Programmers Feel the Industry’s Pain

Look For Networks’ affiliate-fee and advertising revenue growth to slip in the third quarter, as declining cable video subscriber rolls and stiff competition from digital ad companies continues to weigh on the sector.

Cable subscribers have been declining at a 3%-3.5% clip over the past several quarters, and that is not expected to improve, according to UBS Securities media and telecom analyst John Hodulik. He estimated affiliate fee growth for ad-supported cable networks of 5% in Q3 (compared to 6% growth in Q2) and 4.9% in Q4 in a research note. He sees pay TV subscriber trends improving slightly in Q3, aided by virtual multichannel video programming distributors and over-the-top service providers. That won’t be enough to stop the decline in affiliate revenue.

Blame It on Fox

Hodulik blames the deceleration largely on 21st Century Fox, which he says is being compared against strong renewal-driven results from last year.

UBS Securities media and telecom analyst John Hodulik estimates that after several quarters of increased growth, affiliate fees will rise at a slower rate over the next two quarters.

UBS Securities media and telecom analyst John Hodulik estimates that after several quarters of increased growth, affiliate fees will rise at a slower rate over the next two quarters.

Hodulik estimates that Fox’s affiliate-fee growth will be stronger than average at 7% for the period, but down by about 400 basis points compared to last year. He expects Fox to return to form in calendar Q1, boosted by renewals with Altice USA and AT&T in Q4.

On the advertising front, Hodulik estimates that overall revenue will decline by 0.8% (compared to a 0.2% decline in Q2), as ratings continue to slip. Aggregate 18-49 year old viewership declined 10.8% in Q3, the worst quarterly decline in 10 years. But Hodulik said demand is strong and cited a improvement in National Football League game ratings — up 9% in Week 4 of the season and 3% season-to-date, compared to 7% decline at this point last year.

“The deceleration in advertising revenues is modest relative to the deterioration in ratings suggesting pricing is strengthening,” he wrote. “This is consistent with our channel checks, which continue to indicate demand for TV inventory is as high as it has ever been.”

Analysts were even more optimistic about the prospects for the aftermath of the biggest programming M&A deal of the year, Disney’s $71.3 billion purchase of Fox programming assets, including FX, National Geographic Channel and production studios. Most analysts see the deal — expected to close as soon as the end of this year — benefiting both companies.

Barclay’s media analyst Kannan Venkateshwar raised his ratings for both Disney and Fox to “overweight,” acknowledging the irony of upgrading two stocks for opposite reasons: Disney for getting larger and Fox for getting smaller.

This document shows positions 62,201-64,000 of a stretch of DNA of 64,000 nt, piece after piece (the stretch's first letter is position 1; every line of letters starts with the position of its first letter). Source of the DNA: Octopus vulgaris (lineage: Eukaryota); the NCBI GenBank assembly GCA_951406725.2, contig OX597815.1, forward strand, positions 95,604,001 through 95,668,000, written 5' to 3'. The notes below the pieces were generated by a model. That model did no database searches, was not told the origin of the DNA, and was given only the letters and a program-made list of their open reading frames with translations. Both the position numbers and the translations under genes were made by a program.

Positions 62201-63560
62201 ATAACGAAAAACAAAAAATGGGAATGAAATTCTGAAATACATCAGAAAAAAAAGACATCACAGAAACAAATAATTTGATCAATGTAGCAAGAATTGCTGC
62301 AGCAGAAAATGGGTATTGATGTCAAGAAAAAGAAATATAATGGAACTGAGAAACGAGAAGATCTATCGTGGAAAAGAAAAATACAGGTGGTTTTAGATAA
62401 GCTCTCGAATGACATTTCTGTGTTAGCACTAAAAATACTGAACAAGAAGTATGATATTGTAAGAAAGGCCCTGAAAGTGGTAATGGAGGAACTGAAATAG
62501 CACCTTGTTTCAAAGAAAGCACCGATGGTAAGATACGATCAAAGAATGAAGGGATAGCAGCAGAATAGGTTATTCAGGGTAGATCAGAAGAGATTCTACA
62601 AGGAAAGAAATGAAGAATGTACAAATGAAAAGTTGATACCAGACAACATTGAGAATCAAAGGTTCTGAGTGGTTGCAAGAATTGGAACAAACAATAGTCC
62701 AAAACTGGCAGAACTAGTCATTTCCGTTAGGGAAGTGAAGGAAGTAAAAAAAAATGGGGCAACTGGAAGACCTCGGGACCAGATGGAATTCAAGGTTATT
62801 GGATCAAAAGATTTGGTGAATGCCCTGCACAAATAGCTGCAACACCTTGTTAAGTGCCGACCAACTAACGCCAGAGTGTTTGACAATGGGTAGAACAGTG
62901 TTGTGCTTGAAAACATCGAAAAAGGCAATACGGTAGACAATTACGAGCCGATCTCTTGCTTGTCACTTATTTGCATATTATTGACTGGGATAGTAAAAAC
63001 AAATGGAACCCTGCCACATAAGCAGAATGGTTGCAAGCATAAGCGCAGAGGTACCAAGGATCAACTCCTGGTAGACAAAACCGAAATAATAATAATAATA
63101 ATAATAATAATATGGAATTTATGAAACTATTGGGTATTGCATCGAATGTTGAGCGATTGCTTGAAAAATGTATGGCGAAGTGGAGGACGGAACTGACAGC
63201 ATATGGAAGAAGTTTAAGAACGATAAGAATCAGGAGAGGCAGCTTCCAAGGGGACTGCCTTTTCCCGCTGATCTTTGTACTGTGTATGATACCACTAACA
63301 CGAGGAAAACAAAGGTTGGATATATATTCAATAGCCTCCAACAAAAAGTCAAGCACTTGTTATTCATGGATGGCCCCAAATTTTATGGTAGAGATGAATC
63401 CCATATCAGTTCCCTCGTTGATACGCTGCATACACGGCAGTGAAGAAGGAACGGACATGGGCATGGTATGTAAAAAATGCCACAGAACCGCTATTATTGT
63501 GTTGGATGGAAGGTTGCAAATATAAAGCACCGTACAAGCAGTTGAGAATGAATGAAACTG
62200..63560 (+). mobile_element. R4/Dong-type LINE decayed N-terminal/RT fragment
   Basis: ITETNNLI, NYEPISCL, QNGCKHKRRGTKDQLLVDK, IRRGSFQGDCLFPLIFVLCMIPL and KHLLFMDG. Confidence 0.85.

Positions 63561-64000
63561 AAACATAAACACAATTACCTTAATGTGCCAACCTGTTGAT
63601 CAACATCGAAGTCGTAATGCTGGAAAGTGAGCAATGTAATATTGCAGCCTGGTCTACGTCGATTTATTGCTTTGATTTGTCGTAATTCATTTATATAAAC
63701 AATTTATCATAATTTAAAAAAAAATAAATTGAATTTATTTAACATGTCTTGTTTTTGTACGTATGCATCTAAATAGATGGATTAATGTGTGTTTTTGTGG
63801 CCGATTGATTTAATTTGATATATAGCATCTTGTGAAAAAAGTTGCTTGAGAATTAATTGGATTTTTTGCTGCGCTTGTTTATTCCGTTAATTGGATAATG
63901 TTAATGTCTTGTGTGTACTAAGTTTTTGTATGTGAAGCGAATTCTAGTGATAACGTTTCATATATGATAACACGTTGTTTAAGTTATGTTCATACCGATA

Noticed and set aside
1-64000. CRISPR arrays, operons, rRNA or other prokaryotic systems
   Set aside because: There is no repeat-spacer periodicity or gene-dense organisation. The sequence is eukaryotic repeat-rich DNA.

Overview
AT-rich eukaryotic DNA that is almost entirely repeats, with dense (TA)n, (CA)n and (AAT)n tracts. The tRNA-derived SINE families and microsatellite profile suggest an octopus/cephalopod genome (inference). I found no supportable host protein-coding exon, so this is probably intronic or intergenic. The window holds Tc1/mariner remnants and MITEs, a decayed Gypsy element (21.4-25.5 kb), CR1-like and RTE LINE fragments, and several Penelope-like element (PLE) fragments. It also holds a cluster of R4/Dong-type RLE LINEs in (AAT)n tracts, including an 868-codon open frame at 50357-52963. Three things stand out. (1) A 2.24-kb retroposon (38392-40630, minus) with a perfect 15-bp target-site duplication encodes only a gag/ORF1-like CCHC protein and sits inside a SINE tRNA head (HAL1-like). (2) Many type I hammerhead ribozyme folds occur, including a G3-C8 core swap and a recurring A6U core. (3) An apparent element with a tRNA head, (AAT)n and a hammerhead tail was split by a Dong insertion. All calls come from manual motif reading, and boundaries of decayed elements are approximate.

Here’s why: “While New Fox will be smaller in revenue terms, it will emerge as the biggest pure play for news and sports,” Venkateshwar said in a research note. “Disney, on the other hand, will emerge as the biggest for scripted content but its ability to monetize this is, at least at this point, more a hypothetical. Therefore, the real irony is that by shedding assets, New Fox in some ways will re-emerge stronger and more focused.”

Morgan Stanley media analyst Ben Swinburne expects stronger affiliate fee growth from New Fox — between 7% and 8% annualized growth through 2022 — especially as it moves through a new distribution renewal cycle over the next three years. Swinburne estimated that the New Fox networks will generate about $5 per month per customer from the pay TV bundle in fiscal 2019.

“Driving this higher during the upcoming renewal cycle is the key to top line growth,” he wrote.

Hodulik believes that ratings-challenged Viacom will report a 1% increase in affiliate fee revenue while domestic ad sales will dip 4.3%, to $896 million.

Positive on Discovery

Discovery, fresh off a handful of renewal deals with vMVPDS such as Hulu and Sling TV, is expected to have a strong Q3. Evercore ISI media analyst Vijay Jayant said in a research note that those agreements allow Discovery to focus on execution.

Jayant sees Discovery’s new distribution deals adding up to $50 million in high-margin affiliate revenue next year.

But that increase won’t likely be coming all from the Hulu deal. Sanford Bernstein media analyst Todd Juenger, citing an article in The Information, noted that while Hulu said it paid more overall, license fees for on-demand content have been reduced.

For Q3, Jayant expects U.S. Network revenue at Discovery to rise 2.2% to $1.6 billion, with domestic ad revenue rising 3.6%. International revenue should rise 3.6% to $969 million, with ad sales rising 3.4%.

Jayant was encouraged by improved ratings trends at Discovery networks — the group was up modestly in Live +3 in the 25-54 year old age demo — and a strong ad-sales upfront haul. He said all indications point to a successful upfront season after the Scripps Networks purchase, with average pricing increases of about 10% and only modestly lower inventory sold.

“Given this backdrop, we think there is upside to our advertising estimates, and for 3Q18 we estimate at least +3.5% growth,” Jayant wrote.